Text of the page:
Browsing SUNY Optometry Masters Thesis Collection by Author "Green, Wesley"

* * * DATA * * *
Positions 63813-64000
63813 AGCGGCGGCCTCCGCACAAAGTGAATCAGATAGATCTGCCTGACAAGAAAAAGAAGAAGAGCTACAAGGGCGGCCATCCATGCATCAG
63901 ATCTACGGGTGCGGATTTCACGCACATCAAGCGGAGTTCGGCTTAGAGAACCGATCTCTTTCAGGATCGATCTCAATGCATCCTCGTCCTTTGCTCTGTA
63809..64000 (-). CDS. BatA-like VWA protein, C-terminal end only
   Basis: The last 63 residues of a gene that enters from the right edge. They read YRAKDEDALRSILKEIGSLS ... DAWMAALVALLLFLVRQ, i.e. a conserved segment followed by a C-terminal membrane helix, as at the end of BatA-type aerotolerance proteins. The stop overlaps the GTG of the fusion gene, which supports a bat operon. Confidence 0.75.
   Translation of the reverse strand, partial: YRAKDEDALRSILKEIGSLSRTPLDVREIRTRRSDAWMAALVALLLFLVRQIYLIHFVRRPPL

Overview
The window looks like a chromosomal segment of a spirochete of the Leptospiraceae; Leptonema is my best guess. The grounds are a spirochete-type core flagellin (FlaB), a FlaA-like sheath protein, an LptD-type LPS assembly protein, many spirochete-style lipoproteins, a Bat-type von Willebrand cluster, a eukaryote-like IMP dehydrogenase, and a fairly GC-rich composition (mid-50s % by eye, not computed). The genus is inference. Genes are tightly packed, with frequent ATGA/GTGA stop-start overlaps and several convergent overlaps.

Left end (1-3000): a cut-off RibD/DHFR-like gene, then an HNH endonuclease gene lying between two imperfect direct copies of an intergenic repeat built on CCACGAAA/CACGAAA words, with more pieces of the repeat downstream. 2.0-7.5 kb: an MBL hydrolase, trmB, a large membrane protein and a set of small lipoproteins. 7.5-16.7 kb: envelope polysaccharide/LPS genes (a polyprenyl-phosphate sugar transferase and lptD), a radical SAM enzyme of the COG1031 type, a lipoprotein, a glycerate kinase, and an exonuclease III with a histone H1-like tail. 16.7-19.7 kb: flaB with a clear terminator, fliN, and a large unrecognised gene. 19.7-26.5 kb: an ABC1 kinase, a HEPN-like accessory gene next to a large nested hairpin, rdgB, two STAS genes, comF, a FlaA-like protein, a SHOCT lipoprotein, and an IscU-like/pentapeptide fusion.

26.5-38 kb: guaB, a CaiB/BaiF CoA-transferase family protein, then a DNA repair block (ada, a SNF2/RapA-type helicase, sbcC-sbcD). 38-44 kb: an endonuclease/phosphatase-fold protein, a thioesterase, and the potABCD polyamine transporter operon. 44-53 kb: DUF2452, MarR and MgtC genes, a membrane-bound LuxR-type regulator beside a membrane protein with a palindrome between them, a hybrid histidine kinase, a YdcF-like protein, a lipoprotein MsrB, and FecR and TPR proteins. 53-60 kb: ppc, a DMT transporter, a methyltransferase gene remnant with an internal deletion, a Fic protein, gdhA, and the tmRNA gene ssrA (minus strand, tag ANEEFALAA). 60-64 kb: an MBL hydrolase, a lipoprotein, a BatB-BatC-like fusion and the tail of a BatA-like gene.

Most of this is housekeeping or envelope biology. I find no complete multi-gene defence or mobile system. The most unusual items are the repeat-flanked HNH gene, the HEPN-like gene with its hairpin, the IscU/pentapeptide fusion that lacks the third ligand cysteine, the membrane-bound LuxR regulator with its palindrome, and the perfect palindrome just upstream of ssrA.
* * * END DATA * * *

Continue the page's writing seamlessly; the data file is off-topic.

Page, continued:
Dynamic and Static Aspects of Accommodation in Mild Traumatic Brain InjuryGreen, Wesley (2009-05-18)Purpose: To assess static and dynamic parameters of accommodation in a group of patients with mild traumatic brain injury (mTBI) that reported symptoms associated with near work. Methods: A range of laboratory and clinical measurements of accommodative function were assessed in 12 patients with mTBI, as well as in 10 visually-normal control subjects. Static parameters included push-up and minus-lens accommodative amplitude, positive and negative relative accommodation (PRA/NRA), horizontal and vertical near heterophoria, accommodative convergence-to-accommodation (AC/A) ratio, accommodative stimulus/response function (AS/R), and tonic accommodation. Dynamic parameters included time constant, peak velocity, gain, steady-state response level, steady-state response variability, and accommodative flipper facility rate, including changes in flipper rate after a three-minute fatigue session. Results: All individuals with mTBI manifested a multitude of abnormal accommodative response characteristics. With respect to dynamic parameters, abnormal responses in those with mTBI were found for time constant, peak velocity, accommodative flipper facility fatigue, and steady-state response variability. With respect to static parameters, abnormal values in those with mTBI were found for accommodative amplitude, AC/A ratio, PRA/NRA, and horizontal near heterophoria. Conclusions: The results of the present study provide further evidence that there is a substantial impact of mTBI on accommodative function. With the global nature of the brain insult, it may be presumed that accommodation would be affected by disturbances in various cortical, cerebellar, and/or brainstem areas and along related axonal pathways. Specifically, the reduced peak velocity and related increased time constant found in the mTBI group could be due to damage of neurons carrying accommodative velocity information (i.e., burst cells). This could result in a decrease in either their firing rate or the number of activated cells. The resultant symptoms at near, such as transient blur, can have a negative impact on the overall quality of life and functional capabilities.